The Zen Studies Podcast

Recent Episodes

228 – Skillful Self-Discipline Part 2: Clarity of Purpose and Patient Determination

If we live without self-discipline – without clarifying aspirations, forming intentions, or training ourselves – our lives are unlikely to go in the direction we would like them to. Unfortunately, self-discipline is notoriously difficult! In the last episode I discussed the importance of self-discipline and some of the mistakes we make when applying it. In this episode I talk about what skillful self-discipline looks like.

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227 – Skillful Self-Discipline Part 1: Balancing Discipline and Gentleness

If we live without self-discipline – without clarifying aspirations, forming intentions, or training ourselves – our lives are unlikely to go in the direction we would like them to. Unfortunately, self-discipline is notoriously difficult! In this episode I will discuss the importance of self-discipline and some of the mistakes we make when applying it. In the next episode (Part 2), I’ll talk about what skillful self-discipline looks like.

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226 – How to Relate to Worldly Pleasure as a Buddhist – Part 2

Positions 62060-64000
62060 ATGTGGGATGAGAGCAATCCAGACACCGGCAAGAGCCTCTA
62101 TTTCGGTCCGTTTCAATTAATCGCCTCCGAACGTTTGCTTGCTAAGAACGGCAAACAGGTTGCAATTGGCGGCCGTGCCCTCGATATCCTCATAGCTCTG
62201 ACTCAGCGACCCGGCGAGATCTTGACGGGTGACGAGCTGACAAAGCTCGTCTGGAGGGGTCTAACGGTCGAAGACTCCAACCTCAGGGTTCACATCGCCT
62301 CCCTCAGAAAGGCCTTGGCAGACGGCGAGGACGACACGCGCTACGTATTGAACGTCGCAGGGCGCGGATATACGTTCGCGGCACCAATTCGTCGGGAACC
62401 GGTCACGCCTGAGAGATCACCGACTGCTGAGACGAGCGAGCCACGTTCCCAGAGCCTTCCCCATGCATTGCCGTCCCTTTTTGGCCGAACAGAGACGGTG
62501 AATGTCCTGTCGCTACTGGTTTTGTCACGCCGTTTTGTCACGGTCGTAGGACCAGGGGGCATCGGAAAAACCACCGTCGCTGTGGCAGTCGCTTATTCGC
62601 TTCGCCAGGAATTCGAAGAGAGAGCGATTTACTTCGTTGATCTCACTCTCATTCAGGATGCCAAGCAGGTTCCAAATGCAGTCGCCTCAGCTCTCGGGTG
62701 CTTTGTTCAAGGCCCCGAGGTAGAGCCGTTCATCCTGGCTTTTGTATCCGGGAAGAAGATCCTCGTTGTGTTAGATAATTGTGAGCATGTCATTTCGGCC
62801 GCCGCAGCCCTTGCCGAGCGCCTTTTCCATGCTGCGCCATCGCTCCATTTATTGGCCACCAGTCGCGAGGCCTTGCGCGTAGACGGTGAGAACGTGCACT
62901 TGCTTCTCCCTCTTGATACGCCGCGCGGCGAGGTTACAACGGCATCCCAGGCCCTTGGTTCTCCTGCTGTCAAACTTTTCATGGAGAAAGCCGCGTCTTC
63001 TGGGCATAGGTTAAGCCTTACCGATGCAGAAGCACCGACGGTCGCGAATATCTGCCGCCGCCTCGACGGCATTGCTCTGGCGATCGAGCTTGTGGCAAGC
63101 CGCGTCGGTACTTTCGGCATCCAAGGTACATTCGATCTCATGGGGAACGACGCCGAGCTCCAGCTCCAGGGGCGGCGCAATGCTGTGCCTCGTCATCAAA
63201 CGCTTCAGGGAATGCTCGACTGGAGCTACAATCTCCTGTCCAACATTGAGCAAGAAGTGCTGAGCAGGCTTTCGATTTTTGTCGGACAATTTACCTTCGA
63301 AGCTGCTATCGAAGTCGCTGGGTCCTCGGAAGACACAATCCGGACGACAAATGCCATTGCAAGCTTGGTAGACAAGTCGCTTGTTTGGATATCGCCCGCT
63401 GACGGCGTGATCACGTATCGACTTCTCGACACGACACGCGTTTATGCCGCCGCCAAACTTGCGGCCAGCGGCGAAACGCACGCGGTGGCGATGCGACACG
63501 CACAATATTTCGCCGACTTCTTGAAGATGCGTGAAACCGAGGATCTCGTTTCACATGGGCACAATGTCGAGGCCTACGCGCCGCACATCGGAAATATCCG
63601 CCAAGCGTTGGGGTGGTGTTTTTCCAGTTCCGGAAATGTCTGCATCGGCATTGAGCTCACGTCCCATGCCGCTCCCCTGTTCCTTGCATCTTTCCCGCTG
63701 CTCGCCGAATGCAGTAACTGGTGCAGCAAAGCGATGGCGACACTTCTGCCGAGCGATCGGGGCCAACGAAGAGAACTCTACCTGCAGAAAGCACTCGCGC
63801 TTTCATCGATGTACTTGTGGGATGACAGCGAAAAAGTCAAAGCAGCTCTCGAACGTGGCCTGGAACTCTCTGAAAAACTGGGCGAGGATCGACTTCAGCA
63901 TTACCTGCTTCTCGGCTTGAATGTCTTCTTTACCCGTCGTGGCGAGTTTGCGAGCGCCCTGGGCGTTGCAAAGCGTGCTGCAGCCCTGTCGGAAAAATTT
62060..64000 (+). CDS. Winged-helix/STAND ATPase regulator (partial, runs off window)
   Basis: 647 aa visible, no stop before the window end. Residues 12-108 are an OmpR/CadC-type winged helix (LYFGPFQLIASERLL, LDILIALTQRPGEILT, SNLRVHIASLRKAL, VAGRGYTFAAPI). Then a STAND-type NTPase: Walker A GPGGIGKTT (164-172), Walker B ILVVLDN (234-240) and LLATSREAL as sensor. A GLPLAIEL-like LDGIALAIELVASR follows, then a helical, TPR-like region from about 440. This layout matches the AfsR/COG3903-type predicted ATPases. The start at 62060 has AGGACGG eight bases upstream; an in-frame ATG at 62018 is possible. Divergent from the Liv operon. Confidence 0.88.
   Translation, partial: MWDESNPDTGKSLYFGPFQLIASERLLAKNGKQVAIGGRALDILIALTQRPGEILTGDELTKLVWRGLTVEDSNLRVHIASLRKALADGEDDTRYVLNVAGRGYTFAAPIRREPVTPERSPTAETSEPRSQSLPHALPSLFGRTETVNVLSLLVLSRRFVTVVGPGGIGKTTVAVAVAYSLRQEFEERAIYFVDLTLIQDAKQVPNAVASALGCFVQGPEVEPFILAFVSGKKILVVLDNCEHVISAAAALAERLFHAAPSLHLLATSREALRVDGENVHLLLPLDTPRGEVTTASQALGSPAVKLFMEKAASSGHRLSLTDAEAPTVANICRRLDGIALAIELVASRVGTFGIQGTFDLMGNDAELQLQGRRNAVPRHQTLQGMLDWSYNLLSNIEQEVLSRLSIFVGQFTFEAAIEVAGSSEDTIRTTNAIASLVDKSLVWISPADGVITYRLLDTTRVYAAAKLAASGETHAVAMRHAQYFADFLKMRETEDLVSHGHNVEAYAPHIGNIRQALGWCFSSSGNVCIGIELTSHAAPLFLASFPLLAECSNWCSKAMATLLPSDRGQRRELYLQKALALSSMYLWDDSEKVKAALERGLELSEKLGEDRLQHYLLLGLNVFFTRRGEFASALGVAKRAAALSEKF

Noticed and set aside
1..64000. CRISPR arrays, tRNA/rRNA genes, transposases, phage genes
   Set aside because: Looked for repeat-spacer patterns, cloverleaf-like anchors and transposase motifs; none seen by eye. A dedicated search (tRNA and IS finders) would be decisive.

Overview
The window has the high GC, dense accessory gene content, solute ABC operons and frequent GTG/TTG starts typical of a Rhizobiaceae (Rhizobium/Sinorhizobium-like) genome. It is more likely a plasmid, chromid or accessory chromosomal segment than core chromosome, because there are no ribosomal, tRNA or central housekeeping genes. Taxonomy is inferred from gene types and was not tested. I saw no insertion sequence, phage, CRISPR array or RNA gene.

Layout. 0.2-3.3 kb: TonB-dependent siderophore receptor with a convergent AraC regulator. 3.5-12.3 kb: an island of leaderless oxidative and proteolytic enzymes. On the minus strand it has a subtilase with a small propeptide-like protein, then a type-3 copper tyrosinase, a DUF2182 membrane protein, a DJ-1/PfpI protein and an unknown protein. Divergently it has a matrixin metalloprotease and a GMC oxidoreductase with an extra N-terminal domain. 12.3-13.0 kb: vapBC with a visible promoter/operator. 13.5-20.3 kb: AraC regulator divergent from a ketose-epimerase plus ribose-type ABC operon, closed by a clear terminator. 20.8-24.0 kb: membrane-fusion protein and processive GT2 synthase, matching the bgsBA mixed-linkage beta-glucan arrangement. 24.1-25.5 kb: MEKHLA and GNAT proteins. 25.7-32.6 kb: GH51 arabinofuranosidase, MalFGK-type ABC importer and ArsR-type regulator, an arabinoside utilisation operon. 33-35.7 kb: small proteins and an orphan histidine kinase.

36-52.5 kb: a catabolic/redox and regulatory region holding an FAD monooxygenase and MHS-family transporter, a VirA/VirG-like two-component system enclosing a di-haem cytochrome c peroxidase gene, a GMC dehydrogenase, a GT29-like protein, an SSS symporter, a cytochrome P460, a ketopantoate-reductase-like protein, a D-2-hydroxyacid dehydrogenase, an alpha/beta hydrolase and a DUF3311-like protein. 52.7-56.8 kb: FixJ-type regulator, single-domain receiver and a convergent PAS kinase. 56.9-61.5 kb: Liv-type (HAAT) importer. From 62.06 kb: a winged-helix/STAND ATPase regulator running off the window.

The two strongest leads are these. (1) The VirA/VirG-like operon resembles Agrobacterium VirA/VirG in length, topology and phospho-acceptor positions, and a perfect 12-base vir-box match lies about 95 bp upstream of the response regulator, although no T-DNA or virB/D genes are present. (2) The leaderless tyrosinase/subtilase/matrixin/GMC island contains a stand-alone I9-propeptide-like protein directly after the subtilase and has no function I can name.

In the first episode I defined what I mean by “worldly pleasure,” and then discussed five drawbacks of such pleasure as described in Buddhist teachings, and in our own experience. In this episode I talk about how, if we can engage worldly things with the mind that sees impermanence, we are not only inoculated against the many usual drawbacks of worldly pleasures, we can use every encounter we have with the world as an opportunity to practice deeply. Not only that, we actually end up engaging worldly pleasures with more appreciation and awareness.

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225 – How to Relate to Worldly Pleasure as a Buddhist – Part 1

Traditionally, the ideal of Buddhism is the renunciate monastic who forgoes worldly pleasures because they are fleeting and distract us from practice. How should a serious practitioner relate to worldly pleasures if they’re not living a renunciate lifestyle? Is it possible to fully enjoy the pleasures in our lives while maintaining a strong Buddhist practice, or are we fooling ourselves when we try to do so? In this episode I define what I mean by “worldly pleasure,” and then discuss five drawbacks of such pleasure as described in Buddhist teachings, and in our own experience.

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223 – Integrating Insights